The Internet has become dominated by a small number of giant firms, with Google now the largest source of web traffic, according to a new report. Arbor Networks' 2009 Internet Observatory Report found that five years ago, Internet traffic was proportionally distributed among tens of thousands of networks. Two years ago, 15,000 networks accounted for [...]

The Internet has become dominated by a small number of giant firms, with Google now the largest source of web traffic, according to a new report. Arbor Networks' 2009 Internet Observatory Report found that five years ago, Internet traffic was proportionally distributed among tens of thousands of networks. Two years ago, 15,000 networks accounted for about 50% of online traffic. Today, 100 networks out of over 35,000 contribute 60% of all online traffic. The largest source of traffic is Google, which accounts for 6% of all Internet traffic globally, the report found.
14/10/2009


The University of Michigan and Merit Network also contributed to the study, which looked at 256 exabytes of Internet traffic over the two years.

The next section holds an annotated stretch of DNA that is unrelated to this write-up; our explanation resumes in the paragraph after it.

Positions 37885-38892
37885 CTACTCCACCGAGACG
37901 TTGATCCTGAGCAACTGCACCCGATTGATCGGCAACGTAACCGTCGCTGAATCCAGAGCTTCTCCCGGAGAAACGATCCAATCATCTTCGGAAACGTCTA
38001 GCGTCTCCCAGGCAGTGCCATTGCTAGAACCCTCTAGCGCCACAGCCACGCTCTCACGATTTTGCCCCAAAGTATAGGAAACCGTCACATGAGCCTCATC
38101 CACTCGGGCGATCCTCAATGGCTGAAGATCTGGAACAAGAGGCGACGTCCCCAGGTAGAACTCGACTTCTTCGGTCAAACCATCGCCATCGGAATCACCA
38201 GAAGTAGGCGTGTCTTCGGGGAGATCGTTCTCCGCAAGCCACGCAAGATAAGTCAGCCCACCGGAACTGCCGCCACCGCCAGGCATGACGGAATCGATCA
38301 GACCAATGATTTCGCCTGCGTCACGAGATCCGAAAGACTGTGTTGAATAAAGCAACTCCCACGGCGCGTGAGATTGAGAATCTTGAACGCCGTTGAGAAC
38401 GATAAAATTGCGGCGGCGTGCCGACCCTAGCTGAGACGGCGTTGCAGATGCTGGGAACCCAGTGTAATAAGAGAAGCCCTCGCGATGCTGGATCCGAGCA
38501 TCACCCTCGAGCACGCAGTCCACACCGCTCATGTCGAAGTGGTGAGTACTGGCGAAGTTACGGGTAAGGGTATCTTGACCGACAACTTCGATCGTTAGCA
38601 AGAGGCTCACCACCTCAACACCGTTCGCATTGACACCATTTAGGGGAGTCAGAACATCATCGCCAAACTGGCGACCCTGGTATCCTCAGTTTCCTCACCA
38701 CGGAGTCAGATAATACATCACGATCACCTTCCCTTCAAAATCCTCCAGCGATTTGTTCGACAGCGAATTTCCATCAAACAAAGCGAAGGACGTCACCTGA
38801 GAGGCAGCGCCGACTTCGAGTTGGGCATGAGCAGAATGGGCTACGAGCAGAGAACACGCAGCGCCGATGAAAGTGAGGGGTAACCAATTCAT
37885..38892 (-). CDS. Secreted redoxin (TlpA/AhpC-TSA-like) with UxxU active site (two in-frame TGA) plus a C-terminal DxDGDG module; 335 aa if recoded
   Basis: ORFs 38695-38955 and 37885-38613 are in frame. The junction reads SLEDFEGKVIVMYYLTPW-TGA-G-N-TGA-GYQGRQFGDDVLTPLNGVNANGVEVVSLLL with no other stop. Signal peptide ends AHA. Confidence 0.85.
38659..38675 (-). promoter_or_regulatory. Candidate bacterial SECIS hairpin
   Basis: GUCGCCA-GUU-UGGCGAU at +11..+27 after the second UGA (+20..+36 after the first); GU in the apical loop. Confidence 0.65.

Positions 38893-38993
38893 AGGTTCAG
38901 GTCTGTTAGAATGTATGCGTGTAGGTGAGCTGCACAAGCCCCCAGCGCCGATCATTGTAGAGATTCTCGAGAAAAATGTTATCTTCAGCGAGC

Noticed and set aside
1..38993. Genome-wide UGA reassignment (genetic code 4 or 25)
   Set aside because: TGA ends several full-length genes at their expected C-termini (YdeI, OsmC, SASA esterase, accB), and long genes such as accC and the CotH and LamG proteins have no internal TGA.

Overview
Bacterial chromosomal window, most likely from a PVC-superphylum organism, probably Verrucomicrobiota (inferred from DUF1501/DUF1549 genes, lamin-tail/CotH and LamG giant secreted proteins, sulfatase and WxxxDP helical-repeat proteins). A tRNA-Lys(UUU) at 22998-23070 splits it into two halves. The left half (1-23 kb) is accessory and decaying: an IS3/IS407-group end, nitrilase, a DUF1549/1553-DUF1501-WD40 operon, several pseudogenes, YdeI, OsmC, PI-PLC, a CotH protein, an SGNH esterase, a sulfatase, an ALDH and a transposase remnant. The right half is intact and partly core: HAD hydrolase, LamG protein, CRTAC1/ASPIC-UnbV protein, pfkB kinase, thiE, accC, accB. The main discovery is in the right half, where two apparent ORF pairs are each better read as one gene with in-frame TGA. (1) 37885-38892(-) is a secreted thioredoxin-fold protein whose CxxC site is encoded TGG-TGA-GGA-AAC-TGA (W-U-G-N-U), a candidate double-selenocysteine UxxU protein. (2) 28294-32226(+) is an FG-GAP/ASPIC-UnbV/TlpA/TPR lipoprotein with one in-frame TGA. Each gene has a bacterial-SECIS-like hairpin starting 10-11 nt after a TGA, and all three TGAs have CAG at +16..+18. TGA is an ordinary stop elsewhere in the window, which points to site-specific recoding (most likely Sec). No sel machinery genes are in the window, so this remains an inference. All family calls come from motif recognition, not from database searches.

Arbor also uncovered an ongoing decline in the price of data transit, from $120/Mbps in 2003 to $12/Mbps to an estimated $1.20/Mbps in 2014.
The report attributed this change largely to changing economics, the collapse of wholesale IP transit and the rise of ad-driven business models.
"The Internet is a lot flatter today, more densely connected," said Danny McPherson, VP and CSO of Arbor Networks.
Video has also risen rapidly, accounting for between 25% and 40% of web traffic, the report found.
The Arbor report also highlighted how internet applications have essentially migrated to the web. Previously there were almost as many application-specific protocols and communication stacks as there were developers, but today most have moved to a small number of web and video protocols, one of the most notable being Flash.
Craig Labovitz, the Arbor’s chief scientist, said: "The first 12 years of the internet was all about getting homes and businesses connected. That was the technology and that was the story. Now connectivity is ubiquitous and prices are falling and the innovation is happening not there but in content - getting it closer to the consumer and business," "As content is getting faster and better quality it will change the face of the internet, which is exciting for enterprises and consumers. We are entering the second era of the internet."
2009 Internet Observatory Report